Poland offers a broad network of public transportation with Warsaw serving as the central hub. Traveling to and around Warsaw is simple whether you arrive by plane or train. Warsaw’s international airport (Frederic Chopin) has a few direct bus lines to the city center, taking around half an hour to get from Chopin to Centralny (the main train station, also serves as the crossroads for other transport). If you arrive by plane to Modlin Airport to the north of the city, there is a easy transfer bus from the airport to city center (and beyond to Łódź). Many international trains arrive directly to Centralny, depositing passengers in the heart of Warsaw. The transport authority in Warsaw is ZTM, and they deal with trams, buses, and the city. Extensive tram and bus lines reach the outskirts of the city, including Praga (a district across the river). Regional train lines allow easy travel from Warsaw to the northeastern lake district of Masurian, north to Tricity (Gdansk, Gdynia, and Sopot), or south to Krakow, to name just a few places of interest. There are maps located inside whichever transport you’re using, and signs are, for the most part, posted in English and Polish.
Trams are the oldest transport in Warsaw, going back to the 1860s with horse-drawn trams. The city eventually implemented the electric-powered trams in the early 1900’s, and trams were the main transport until the Nazi invasion in 1930. The transportation infrastructure was completely destroyed following the Warsaw Uprising, but trams lines were quickly rebuilt under Soviet rule. The city has been modernizing its trams since the early 2000s, and expanding lines concurrently. The vintage ‘T’ tram runs in July and August and takes a wide turn around the city, seeing many of the main tourist sights.
After serving solely soldiers during the Polish-Soviet War, buses began operating again in 1945 after World War II. They’ve had a tumultuous relationship with the city due to driver shortages, policy changes, and funding. They weren’t popular until the ’90s when the buses and lines became more efficient. Many nations have gifted Poland with buses throughout the century, but now Solaris, a private Polish company based in Poznan, produces the largest share of Warsaw buses. Currently, there are around 170 routes throughout the city and night lines (characterized by ‘N’) service the night owls after the metro closes. (Find your night line here). There are two bus lines catering to tourists: the double-decker, weekend-only ‘100’ and the ‘180’ which follows the “Royal Route.”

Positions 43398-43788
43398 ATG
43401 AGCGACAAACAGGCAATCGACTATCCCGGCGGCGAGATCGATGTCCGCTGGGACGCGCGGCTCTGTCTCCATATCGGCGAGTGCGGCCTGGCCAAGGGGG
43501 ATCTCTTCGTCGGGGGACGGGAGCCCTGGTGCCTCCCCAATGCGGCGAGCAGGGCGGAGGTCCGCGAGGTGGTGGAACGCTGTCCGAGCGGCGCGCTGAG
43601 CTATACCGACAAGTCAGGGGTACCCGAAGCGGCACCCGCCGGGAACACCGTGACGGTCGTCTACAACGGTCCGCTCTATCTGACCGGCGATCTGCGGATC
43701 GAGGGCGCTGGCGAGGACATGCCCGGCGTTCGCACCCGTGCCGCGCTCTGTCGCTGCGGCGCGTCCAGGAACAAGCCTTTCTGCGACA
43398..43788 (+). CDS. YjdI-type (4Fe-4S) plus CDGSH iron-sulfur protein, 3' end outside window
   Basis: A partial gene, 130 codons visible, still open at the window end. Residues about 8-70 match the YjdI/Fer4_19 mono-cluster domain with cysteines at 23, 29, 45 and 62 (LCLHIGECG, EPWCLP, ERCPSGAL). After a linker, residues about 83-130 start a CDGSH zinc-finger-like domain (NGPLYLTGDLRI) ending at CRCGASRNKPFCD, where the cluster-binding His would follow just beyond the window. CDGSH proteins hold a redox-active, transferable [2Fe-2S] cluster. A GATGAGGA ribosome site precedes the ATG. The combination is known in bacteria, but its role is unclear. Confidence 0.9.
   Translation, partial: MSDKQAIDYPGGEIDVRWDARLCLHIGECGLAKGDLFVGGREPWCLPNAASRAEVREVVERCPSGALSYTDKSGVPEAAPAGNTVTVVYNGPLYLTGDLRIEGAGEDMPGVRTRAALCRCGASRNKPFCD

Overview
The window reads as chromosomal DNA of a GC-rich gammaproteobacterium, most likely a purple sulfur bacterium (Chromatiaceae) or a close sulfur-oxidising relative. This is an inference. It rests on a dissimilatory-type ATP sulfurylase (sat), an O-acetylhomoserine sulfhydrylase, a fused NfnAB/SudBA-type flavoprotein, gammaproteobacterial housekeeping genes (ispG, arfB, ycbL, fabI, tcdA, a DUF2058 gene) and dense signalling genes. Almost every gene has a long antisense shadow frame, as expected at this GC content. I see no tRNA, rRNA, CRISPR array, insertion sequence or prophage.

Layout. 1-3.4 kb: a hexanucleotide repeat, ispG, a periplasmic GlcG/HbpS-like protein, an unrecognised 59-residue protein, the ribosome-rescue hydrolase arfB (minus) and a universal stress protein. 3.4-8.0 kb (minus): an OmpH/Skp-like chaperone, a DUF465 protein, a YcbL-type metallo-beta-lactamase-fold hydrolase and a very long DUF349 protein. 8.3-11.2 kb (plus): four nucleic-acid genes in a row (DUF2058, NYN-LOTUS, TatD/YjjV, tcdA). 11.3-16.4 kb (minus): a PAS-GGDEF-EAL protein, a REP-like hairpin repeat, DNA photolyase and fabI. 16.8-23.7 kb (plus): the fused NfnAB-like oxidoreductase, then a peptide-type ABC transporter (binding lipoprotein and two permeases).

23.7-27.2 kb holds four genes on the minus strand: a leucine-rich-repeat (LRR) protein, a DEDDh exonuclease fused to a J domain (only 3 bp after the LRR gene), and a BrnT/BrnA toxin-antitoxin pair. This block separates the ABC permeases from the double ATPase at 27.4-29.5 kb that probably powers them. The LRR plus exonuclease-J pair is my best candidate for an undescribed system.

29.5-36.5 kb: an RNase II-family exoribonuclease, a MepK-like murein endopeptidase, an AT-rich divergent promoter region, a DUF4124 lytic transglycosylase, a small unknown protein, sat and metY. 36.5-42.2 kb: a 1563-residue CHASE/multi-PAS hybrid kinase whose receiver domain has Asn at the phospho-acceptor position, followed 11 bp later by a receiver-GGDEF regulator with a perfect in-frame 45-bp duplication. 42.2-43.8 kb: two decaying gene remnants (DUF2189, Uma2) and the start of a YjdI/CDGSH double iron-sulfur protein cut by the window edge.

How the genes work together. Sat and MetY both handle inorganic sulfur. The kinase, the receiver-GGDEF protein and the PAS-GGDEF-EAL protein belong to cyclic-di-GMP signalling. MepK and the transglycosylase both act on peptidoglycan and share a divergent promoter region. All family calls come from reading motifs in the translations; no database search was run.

The M1 line was finally operational in 1995, after going through multiple attempts to complete and open it that spanned six decades. Warsawians are fond of griping about the choice made during the ’50s: Stalin offered to gift Warsaw with a metro line, but Polish Communist leader Bierut chose to have the Palac Kultury i Nauki instead. Collegium Civitas is housed in the Palac, a massive structure reminiscent of Moscow’s “Seven Sisters.” This is actually a shame if you’ve seen the beauty of Russian metros. Regardless, the M1 Line now runs north-south, Mlociny to Kabaty, 21 stops in total. 2015 marks the opening of the second metro line, adding six more stops to the system. The second line runs east-west and stretches across the Vistula River, with a stop specially for the National Stadium (Stadion Narodowy). Planning is underway for extending the M2 by twenty more stops, and an M3 line consisting of 8 stations.
Bike lanes have slowly begun becoming a part of the city’s transportation plans. While biking was always a part of movement in the city, now you can find specially marked bike lanes and corresponding traffic signals. You can also find city bikes for rent throughout the town from WarsawByBike with hourly or daily rates.
There are a few options for buying transportation tickets in Warsaw, and really depend on the length of your stay. Options for single-use tickets include 20-minutes, single transfers, one-day, weekend, or group weekend tickets. Buying a single bilet for Zone/Strefa 1 will typically suffice the average tourist’s needs. If you wander outside Zone 1 (central Warsaw including a portion across the river), then you’ll need to buy a ticket which includes that zone. If you’re staying longer than a month, consider buying a “personal Warsaw City” card which is valid for buses, trams, and metros. They have student deals, and allow for 30- or 90-day choices with top-ups available (check www.ztm.waw.pl for current ticket tariffs, deals, maps, and other info). Tickets may be bought at news kiosks or the ticket machines around the station, and sometimes from the bus/tram driver directly (but don’t bank on it).
Caution: not having a ticket can result in a fine of upwards 260 zloty, around $65. Being honest and paying for your ticket will help the city provide better public transit!
Enjoy your stay in Warsaw!
Helpful phrases/ words
north: północ (poo-nots)
south: południe (po-wud-niyeh)
east: wschód (visk-hood)
west: zachód (za-hood)
station: stacja (stas-iya) or dworzec (dvor-zhits)
train: pociąg (poach-yog)
tram: tramwaj (tram-vai)
(metro and bus are the same as their English counterparts)
Mlociny/ Zoliborz to the north of Centrum
Kabaty/ Mokotow to the south of Centrum
Ochota to the west of Centrum
Praga to the east of Centrum